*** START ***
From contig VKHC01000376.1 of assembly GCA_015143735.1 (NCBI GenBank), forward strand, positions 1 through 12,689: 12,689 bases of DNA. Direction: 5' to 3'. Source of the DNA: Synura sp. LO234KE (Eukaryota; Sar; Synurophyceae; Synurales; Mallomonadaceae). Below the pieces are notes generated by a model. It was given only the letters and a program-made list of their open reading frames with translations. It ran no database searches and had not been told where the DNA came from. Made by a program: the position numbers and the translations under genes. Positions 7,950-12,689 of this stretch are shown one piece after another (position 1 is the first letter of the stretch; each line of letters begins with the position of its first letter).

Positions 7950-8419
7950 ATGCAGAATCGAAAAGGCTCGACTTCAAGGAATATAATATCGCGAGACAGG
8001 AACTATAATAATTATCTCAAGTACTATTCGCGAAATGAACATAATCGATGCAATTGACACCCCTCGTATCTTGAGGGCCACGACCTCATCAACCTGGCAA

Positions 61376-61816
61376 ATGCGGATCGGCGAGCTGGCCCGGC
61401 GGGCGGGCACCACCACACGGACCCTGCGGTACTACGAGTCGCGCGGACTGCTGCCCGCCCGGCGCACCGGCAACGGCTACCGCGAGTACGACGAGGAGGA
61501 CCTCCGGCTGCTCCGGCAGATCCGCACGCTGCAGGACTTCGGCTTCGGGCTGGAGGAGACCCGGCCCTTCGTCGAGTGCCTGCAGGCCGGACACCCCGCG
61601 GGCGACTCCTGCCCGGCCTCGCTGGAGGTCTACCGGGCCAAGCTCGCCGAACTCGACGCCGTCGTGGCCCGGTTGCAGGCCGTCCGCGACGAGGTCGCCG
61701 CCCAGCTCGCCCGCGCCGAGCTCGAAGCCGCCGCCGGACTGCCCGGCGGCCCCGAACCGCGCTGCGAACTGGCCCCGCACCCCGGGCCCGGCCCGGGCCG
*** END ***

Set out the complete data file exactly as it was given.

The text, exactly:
From contig VKHC01000376.1 of assembly GCA_015143735.1 (NCBI GenBank), forward strand, positions 1 through 12,689: 12,689 bases of DNA. Direction: 5' to 3'. Source of the DNA: Synura sp. LO234KE (Eukaryota; Sar; Synurophyceae; Synurales; Mallomonadaceae). Below the pieces are notes generated by a model. It was given only the letters and a program-made list of their open reading frames with translations. It ran no database searches and had not been told where the DNA came from. Made by a program: the position numbers and the translations under genes. Positions 7,950-12,689 of this stretch are shown one piece after another (position 1 is the first letter of the stretch; each line of letters begins with the position of its first letter).

Positions 7950-8419
7950 ATGCAGAATCGAAAAGGCTCGACTTCAAGGAATATAATATCGCGAGACAGG
8001 AACTATAATAATTATCTCAAGTACTATTCGCGAAATGAACATAATCGATGCAATTGACACCCCTCGTATCTTGAGGGCCACGACCTCATCAACCTGGCAA

Positions 61376-61816
61376 ATGCGGATCGGCGAGCTGGCCCGGC
61401 GGGCGGGCACCACCACACGGACCCTGCGGTACTACGAGTCGCGCGGACTGCTGCCCGCCCGGCGCACCGGCAACGGCTACCGCGAGTACGACGAGGAGGA
61501 CCTCCGGCTGCTCCGGCAGATCCGCACGCTGCAGGACTTCGGCTTCGGGCTGGAGGAGACCCGGCCCTTCGTCGAGTGCCTGCAGGCCGGACACCCCGCG
61601 GGCGACTCCTGCCCGGCCTCGCTGGAGGTCTACCGGGCCAAGCTCGCCGAACTCGACGCCGTCGTGGCCCGGTTGCAGGCCGTCCGCGACGAGGTCGCCG
61701 CCCAGCTCGCCCGCGCCGAGCTCGAAGCCGCCGCCGGACTGCCCGGCGGCCCCGAACCGCGCTGCGAACTGGCCCCGCACCCCGGGCCCGGCCCGGGCCG